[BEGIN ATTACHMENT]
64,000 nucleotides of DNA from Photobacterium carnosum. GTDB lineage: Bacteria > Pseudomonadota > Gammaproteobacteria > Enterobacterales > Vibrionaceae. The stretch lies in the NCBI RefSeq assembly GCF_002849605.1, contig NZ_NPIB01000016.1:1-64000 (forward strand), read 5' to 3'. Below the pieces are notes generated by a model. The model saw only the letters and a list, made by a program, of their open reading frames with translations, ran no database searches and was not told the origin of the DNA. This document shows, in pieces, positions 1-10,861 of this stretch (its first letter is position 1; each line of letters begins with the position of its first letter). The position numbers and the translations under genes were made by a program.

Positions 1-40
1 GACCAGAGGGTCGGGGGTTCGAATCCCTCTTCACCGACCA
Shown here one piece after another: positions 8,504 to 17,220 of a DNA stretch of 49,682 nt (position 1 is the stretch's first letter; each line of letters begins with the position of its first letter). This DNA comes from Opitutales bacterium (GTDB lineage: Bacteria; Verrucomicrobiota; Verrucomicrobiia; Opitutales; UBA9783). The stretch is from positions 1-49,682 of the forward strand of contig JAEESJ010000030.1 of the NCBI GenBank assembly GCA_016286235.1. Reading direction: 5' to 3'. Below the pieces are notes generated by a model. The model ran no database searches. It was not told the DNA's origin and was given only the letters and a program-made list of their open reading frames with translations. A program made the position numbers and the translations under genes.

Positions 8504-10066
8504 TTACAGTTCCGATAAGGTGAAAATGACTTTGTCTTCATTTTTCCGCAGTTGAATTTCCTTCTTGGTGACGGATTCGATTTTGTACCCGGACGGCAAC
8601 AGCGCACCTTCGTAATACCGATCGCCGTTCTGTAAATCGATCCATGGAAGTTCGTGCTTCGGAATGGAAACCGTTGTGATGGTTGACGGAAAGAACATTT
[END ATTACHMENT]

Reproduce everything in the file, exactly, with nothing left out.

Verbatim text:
64,000 nucleotides of DNA from Photobacterium carnosum. GTDB lineage: Bacteria > Pseudomonadota > Gammaproteobacteria > Enterobacterales > Vibrionaceae. The stretch lies in the NCBI RefSeq assembly GCF_002849605.1, contig NZ_NPIB01000016.1:1-64000 (forward strand), read 5' to 3'. Below the pieces are notes generated by a model. The model saw only the letters and a list, made by a program, of their open reading frames with translations, ran no database searches and was not told the origin of the DNA. This document shows, in pieces, positions 1-10,861 of this stretch (its first letter is position 1; each line of letters begins with the position of its first letter). The position numbers and the translations under genes were made by a program.

Positions 1-40
1 GACCAGAGGGTCGGGGGTTCGAATCCCTCTTCACCGACCA
Shown here one piece after another: positions 8,504 to 17,220 of a DNA stretch of 49,682 nt (position 1 is the stretch's first letter; each line of letters begins with the position of its first letter). This DNA comes from Opitutales bacterium (GTDB lineage: Bacteria; Verrucomicrobiota; Verrucomicrobiia; Opitutales; UBA9783). The stretch is from positions 1-49,682 of the forward strand of contig JAEESJ010000030.1 of the NCBI GenBank assembly GCA_016286235.1. Reading direction: 5' to 3'. Below the pieces are notes generated by a model. The model ran no database searches. It was not told the DNA's origin and was given only the letters and a program-made list of their open reading frames with translations. A program made the position numbers and the translations under genes.

Positions 8504-10066
8504 TTACAGTTCCGATAAGGTGAAAATGACTTTGTCTTCATTTTTCCGCAGTTGAATTTCCTTCTTGGTGACGGATTCGATTTTGTACCCGGACGGCAAC
8601 AGCGCACCTTCGTAATACCGATCGCCGTTCTGTAAATCGATCCATGGAAGTTCGTGCTTCGGAATGGAAACCGTTGTGATGGTTGACGGAAAGAACATTT